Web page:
Proctor & Gamble’s latest Olympic themed ad is sweeping across the internet. Its heart-tugging narrative charts a dedicated group of mothers supporting their children from beginner to gold medal winning athelete.
Check out the advert below:
Whilst the Olympic angle is as current, fresh and as obvious as anything else right now (what with the upcoming London 2012 games this summer) the video got the musicroom blog team wondering.
“The hardest job, is the best job. Thanks mum.”
Do musicians owe a similar debt of gratitude to their family and relatives?
Parents, aunts, uncles and grandparents are the unsung heroes of the music industry, often playing the roles of manager, agent, roadie, chief financier and lead cheerleader all at once, as required.
From marshalling after school practises to exhaustively attending every gig, no matter what the turn-out or venue, many musicians wouldn’t be where they are today without the sacrifices and effort of their parents and family.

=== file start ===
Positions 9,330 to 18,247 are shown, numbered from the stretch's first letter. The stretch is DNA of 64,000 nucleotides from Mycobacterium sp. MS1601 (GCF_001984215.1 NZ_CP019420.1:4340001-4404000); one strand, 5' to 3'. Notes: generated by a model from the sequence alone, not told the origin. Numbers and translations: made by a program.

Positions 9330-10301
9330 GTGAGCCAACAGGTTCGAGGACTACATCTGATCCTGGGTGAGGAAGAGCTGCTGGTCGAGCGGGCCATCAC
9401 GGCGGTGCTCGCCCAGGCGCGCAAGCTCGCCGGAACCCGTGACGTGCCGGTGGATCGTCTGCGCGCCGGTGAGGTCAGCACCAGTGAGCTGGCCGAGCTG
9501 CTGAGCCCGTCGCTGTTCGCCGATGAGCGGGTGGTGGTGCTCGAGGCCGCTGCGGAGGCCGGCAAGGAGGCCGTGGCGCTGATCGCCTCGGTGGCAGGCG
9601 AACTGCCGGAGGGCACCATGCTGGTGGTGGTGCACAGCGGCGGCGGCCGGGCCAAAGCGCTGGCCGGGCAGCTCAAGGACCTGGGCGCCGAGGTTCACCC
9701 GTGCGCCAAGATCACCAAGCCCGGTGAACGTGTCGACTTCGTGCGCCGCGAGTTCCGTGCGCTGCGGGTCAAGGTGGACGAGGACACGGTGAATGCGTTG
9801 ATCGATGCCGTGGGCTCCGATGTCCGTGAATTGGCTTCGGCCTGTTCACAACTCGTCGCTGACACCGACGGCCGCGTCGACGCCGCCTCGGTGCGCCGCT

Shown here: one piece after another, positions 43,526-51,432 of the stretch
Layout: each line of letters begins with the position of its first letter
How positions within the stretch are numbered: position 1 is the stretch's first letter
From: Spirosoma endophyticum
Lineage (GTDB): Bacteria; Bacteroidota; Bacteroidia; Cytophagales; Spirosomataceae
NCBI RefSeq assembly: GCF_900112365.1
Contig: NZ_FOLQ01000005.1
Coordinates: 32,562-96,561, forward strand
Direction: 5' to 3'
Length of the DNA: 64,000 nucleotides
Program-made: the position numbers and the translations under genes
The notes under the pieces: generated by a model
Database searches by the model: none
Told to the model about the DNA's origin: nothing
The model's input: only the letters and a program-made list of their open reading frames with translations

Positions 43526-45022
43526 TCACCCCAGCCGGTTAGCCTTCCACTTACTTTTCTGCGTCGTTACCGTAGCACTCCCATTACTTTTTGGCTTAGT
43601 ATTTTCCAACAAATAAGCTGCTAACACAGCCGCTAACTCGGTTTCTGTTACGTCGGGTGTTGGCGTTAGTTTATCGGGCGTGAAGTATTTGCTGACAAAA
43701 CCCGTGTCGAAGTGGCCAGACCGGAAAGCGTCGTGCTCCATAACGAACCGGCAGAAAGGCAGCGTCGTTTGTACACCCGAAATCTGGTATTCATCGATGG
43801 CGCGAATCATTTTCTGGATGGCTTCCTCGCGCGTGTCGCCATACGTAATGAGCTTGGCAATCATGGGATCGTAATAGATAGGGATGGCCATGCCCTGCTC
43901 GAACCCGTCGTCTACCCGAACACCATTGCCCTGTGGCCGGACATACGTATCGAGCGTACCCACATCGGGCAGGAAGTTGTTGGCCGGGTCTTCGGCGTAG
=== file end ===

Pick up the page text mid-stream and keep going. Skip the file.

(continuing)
Music can be an expensive hobby at any age but pocket money doesn’t cover the price of a first saxophone or digital piano – that early instrument will usually be paid for, or at least heavily subsidised, by an encouraging family member rather than the learner themselves.
Initiatives such as the government’s Wide Opportunies scheme and Take It Away music are on hand to help parents and children access music and purchase instruments, but often sacrifices are made by family members to cover the cost of facilitating and nurturing musical passion and talent.
Tutors and lessons add up too of course, as does the price of fuel when turning the family car into a makeshift tour bus – all the amps, gear and drum kit heroically crammed into the drummer’s dad’s hatchback, ready for the sardine-tin journey to soundcheck.
Their support is what makes playing, learning and performing possible for so many musicians.
Is it time we shone a light on the people who help to make it all possible?
What do you think? Who helped you on your road to musicianship?